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postanalytic philosophy


Subject Literature

DOI: 10.1111/b.9781405168908.2010.x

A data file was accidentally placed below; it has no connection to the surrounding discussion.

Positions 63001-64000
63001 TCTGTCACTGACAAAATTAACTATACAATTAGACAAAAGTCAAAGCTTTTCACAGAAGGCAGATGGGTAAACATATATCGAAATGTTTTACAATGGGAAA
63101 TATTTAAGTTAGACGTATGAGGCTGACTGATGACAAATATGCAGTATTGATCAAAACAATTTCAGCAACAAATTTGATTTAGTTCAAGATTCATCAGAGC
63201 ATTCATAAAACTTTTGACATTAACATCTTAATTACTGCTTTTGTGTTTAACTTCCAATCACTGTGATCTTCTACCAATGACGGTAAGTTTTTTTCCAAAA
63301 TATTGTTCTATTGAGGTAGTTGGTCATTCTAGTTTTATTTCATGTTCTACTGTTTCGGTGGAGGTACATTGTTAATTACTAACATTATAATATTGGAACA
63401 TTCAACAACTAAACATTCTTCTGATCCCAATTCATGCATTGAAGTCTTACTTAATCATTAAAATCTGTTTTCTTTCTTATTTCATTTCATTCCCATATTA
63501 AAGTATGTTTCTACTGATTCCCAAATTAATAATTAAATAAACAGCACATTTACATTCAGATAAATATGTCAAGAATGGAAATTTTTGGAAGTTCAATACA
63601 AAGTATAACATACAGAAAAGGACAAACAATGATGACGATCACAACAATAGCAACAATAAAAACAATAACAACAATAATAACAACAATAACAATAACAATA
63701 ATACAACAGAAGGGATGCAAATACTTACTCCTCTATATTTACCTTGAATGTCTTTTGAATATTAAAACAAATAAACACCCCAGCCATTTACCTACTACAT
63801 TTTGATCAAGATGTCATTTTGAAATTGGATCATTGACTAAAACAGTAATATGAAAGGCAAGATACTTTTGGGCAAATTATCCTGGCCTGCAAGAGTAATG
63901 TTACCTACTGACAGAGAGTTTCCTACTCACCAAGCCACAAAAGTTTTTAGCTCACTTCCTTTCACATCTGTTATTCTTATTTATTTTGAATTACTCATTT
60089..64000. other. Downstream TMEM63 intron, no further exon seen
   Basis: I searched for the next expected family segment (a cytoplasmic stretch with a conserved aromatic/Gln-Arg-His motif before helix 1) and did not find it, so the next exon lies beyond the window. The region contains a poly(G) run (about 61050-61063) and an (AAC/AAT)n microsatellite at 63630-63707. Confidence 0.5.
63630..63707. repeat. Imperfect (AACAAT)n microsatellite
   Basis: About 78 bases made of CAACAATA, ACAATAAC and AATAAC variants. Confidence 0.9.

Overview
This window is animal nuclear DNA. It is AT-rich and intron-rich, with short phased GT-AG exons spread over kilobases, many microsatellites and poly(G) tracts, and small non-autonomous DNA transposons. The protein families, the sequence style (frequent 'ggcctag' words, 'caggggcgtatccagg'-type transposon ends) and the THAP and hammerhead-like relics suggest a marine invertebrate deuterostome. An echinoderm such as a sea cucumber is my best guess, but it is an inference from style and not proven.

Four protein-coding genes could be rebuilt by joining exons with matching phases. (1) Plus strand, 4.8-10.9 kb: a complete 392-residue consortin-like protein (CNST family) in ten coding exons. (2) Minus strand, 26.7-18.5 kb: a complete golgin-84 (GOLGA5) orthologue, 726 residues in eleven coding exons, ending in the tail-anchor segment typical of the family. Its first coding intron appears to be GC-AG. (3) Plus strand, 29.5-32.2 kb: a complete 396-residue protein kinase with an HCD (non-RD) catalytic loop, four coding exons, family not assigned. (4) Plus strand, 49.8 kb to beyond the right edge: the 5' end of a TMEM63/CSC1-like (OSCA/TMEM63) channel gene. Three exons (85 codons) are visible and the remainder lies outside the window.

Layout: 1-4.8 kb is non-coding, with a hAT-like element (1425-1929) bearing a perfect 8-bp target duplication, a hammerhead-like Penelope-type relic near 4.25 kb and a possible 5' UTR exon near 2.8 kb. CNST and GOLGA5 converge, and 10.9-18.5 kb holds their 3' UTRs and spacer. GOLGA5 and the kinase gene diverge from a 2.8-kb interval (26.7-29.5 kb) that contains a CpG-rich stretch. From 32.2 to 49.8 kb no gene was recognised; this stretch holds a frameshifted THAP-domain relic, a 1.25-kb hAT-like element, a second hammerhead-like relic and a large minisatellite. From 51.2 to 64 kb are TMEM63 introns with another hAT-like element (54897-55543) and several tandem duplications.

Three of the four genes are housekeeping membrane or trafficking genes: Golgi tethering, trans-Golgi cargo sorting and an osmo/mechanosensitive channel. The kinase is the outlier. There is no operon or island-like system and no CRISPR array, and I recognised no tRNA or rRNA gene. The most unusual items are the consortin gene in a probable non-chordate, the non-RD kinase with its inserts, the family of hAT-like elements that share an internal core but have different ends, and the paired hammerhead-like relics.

A movement of thought that rejects many tenets of the mainstream (“analytical”) tradition dominant in Anglo-American philosophy since the 1920s. This tradition was characterized chiefly by the premise that everyday (natural) language may often give rise to error – or to “systematically misleading” forms of expression – by its failure to articulate logical distinctions with sufficient clarity or rigor. Hence (for instance) Gottlob F rege's canonical distinction between sense and reference , designed to explain how seemingly tautologous or pleonastic statements (like “the Evening Star is identical with the Morning Star”) may in fact possess informative content by virtue of our ability to grasp precisely that distinction. Bertrand Russell's “theory of descriptions” – as applied to the analysis of empty (nonreferring) expressions like “the present King of France” – was another paradigmatic example of this attempt to get beyond the surface confusions of everyday or ordinary language, and thereby reveal a more perspicuous order of logico-semantic form. The label “postanalytic” is one that is nowadays attached to so many diverse, loosely affiliated schools of thought that it might seem to lack any adequate definitional criteria. It is perhaps best described as a reactive movement, one that rejects any version of the drive to regiment language on a basis of clear-cut logical terms and ... log in or subscribe to read full text

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